Why Does IVF Fail?
Much of Dr. Sills’ schedule is dedicated to helping patients with failed IVF cycles from elsewhere. Initially, the first thing that needs to happen is to obtain all the outside records for review (and this may require several weeks). Using your records as a starting point for review, here are common questions Dr. Sills likes to frame as a new treatment plan is developed for you at CAG:
- Could follicular recruitment be optimized to increase oocyte yield?
- Do any underlying metabolic issues exist which may impact egg quality?
- Have intrauterine contours been adequately evaluated?
- Which agent was used to trigger ovulation, and when was it given?
- Did the embryo transfer proceed normally?
- What type (and dose) of supplementary progesterone was used?
- Are there roles for additional testing of sperm and endometrium?
Sometimes there will be more than one issue requiring correction going forward. For example, the gonadotropin stimulation protocol and ovarian response will form a crucial part of our review. But so will sperm quality and fertilization effectiveness. Certainly anatomic factors, immunological factors, and imbalances in the blood clotting/clot dissolving system can also adversely affect embryo implantation. Yet, the most critical parameter that impacts the IVF success rate tends to be the competency of the oocyte (egg). Put another way, the age of the ovary is the single biggest factor influencing reproductive outcomes with IVF.
Recently, Dr. Sills was invited to present his data on embryo genetics at the annual meeting (2015) of the Pacific Coast Reproductive Society. His lecture was notable because it was the first to focus on the rate of genetic error in embryos that were derived from anonymous donor eggs. These donors were all under age 30, were non-smokers, and some already had pregnancies of their own which did not require fertility medications. So these women should have made the BEST embryos, since they were expected to produce the BEST oocytes.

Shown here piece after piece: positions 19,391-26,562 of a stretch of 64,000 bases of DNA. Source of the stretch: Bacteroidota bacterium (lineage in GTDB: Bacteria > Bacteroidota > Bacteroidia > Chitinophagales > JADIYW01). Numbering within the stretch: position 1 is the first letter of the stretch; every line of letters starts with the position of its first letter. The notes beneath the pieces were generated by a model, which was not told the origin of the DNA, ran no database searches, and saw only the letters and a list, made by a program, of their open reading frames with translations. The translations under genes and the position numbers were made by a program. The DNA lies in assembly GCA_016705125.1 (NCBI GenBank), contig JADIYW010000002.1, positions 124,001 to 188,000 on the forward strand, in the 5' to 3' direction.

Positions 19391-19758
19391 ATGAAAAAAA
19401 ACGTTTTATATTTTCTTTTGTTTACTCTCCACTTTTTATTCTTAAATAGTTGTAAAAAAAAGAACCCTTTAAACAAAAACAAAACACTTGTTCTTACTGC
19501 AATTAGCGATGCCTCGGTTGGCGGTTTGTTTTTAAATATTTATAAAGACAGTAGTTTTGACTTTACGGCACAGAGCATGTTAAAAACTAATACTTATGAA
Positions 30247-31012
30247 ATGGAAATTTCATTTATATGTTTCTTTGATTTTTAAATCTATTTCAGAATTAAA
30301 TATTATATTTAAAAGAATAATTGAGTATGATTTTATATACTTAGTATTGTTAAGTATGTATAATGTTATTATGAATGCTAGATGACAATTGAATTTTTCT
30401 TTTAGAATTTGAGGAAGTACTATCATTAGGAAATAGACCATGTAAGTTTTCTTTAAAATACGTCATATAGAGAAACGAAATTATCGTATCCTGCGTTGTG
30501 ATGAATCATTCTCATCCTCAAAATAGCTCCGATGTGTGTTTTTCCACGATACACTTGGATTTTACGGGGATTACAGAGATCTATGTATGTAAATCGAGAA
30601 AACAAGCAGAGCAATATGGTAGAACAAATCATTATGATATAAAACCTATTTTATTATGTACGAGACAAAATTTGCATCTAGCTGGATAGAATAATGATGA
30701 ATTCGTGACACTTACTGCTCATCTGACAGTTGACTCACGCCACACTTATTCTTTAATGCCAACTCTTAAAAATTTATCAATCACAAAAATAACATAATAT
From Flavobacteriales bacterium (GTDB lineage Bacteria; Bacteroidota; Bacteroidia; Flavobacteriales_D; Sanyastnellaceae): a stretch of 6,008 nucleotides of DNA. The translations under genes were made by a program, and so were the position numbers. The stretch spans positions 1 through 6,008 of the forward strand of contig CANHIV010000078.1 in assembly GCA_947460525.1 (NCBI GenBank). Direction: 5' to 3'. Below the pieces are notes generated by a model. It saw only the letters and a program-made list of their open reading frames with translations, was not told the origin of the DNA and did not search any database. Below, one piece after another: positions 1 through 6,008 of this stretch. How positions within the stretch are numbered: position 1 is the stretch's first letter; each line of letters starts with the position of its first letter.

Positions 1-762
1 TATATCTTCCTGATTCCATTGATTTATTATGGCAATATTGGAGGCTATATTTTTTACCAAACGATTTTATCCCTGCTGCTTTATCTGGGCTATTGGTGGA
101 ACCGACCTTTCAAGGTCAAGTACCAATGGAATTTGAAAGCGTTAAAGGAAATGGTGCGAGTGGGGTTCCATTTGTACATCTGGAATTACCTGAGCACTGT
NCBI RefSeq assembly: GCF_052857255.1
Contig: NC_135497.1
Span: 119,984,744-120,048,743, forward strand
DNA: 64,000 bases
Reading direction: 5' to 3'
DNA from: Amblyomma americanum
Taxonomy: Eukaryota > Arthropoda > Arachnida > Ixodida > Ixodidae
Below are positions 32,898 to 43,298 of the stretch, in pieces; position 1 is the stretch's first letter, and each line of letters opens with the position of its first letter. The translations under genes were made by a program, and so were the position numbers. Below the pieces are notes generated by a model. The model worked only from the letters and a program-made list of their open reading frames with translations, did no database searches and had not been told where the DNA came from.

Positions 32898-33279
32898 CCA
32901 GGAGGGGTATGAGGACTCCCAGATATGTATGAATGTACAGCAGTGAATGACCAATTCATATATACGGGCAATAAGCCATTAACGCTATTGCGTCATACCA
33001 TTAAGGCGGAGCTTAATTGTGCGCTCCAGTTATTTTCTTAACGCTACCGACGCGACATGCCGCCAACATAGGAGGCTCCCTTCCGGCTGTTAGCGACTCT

However, Dr. Sills and his team reported something genuinely unexpected. Even among the embryos which should have been of the very best quality, guess what the rate of chromosomal error was? Only 46.8% were chromosomally normal. In other words, MANY embryos can be genetically abnormal even when the age of the ovaries is very low (as with egg donor IVF cycles).
From this, one can infer that an important driver of IVF failure relates to embryo genetic error. Abnormal embryos are more likely to undergo developmental arrest and fail to implant. Genetic problems in the embryo cannot be reliably detected by grading or scoring of embryos, which rely on the physical appearance (“morphology”) of the embryo when photographed before transfer. Accordingly, specific testing—at the molecular level—for chromosomal competency in embryos before embryo transfer can help identify those embryos that are best suited for transfer—thereby lifting pregnancy rates with IVF.